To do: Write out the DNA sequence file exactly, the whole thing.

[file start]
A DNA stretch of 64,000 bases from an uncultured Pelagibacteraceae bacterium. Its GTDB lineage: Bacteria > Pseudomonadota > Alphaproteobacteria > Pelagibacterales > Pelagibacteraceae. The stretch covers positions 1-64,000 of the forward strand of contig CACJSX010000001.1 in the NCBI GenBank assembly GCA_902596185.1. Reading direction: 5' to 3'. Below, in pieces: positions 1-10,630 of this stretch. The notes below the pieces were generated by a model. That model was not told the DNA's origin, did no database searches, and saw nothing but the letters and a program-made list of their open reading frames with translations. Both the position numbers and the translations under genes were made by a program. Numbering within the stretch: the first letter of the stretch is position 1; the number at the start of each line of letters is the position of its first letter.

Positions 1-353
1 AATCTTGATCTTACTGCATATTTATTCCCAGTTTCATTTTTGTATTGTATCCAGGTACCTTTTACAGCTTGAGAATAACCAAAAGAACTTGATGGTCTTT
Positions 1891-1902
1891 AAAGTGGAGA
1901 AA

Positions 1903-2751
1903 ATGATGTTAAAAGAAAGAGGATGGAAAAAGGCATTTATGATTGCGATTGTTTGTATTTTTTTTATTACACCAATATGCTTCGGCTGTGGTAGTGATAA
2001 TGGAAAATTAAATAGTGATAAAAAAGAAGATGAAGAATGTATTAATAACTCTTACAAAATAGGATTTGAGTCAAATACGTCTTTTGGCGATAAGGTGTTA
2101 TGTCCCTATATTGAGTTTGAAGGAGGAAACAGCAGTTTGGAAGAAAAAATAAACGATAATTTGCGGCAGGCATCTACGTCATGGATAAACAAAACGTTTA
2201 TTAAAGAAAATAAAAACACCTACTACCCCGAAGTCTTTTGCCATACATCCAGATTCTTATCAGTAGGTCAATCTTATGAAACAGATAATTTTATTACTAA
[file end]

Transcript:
A DNA stretch of 64,000 bases from an uncultured Pelagibacteraceae bacterium. Its GTDB lineage: Bacteria > Pseudomonadota > Alphaproteobacteria > Pelagibacterales > Pelagibacteraceae. The stretch covers positions 1-64,000 of the forward strand of contig CACJSX010000001.1 in the NCBI GenBank assembly GCA_902596185.1. Reading direction: 5' to 3'. Below, in pieces: positions 1-10,630 of this stretch. The notes below the pieces were generated by a model. That model was not told the DNA's origin, did no database searches, and saw nothing but the letters and a program-made list of their open reading frames with translations. Both the position numbers and the translations under genes were made by a program. Numbering within the stretch: the first letter of the stretch is position 1; the number at the start of each line of letters is the position of its first letter.

Positions 1-353
1 AATCTTGATCTTACTGCATATTTATTCCCAGTTTCATTTTTGTATTGTATCCAGGTACCTTTTACAGCTTGAGAATAACCAAAAGAACTTGATGGTCTTT
Positions 1891-1902
1891 AAAGTGGAGA
1901 AA

Positions 1903-2751
1903 ATGATGTTAAAAGAAAGAGGATGGAAAAAGGCATTTATGATTGCGATTGTTTGTATTTTTTTTATTACACCAATATGCTTCGGCTGTGGTAGTGATAA
2001 TGGAAAATTAAATAGTGATAAAAAAGAAGATGAAGAATGTATTAATAACTCTTACAAAATAGGATTTGAGTCAAATACGTCTTTTGGCGATAAGGTGTTA
2101 TGTCCCTATATTGAGTTTGAAGGAGGAAACAGCAGTTTGGAAGAAAAAATAAACGATAATTTGCGGCAGGCATCTACGTCATGGATAAACAAAACGTTTA
2201 TTAAAGAAAATAAAAACACCTACTACCCCGAAGTCTTTTGCCATACATCCAGATTCTTATCAGTAGGTCAATCTTATGAAACAGATAATTTTATTACTAA